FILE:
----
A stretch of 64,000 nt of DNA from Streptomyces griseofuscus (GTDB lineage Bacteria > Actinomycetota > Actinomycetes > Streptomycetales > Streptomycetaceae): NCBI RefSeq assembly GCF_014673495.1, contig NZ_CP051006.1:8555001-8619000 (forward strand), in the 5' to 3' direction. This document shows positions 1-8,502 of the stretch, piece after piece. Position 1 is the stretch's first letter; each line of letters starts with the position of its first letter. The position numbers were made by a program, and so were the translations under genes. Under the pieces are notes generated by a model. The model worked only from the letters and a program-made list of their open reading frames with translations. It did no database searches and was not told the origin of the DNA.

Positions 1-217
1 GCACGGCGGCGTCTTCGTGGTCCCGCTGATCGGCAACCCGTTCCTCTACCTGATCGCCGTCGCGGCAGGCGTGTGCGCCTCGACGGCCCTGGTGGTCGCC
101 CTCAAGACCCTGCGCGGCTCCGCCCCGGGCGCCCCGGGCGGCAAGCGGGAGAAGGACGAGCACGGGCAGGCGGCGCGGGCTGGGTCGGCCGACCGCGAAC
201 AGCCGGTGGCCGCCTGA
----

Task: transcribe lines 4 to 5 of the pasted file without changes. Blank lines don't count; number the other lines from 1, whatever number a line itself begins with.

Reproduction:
101 CTCAAGACCCTGCGCGGCTCCGCCCCGGGCGCCCCGGGCGGCAAGCGGGAGAAGGACGAGCACGGGCAGGCGGCGCGGGCTGGGTCGGCCGACCGCGAAC
201 AGCCGGTGGCCGCCTGA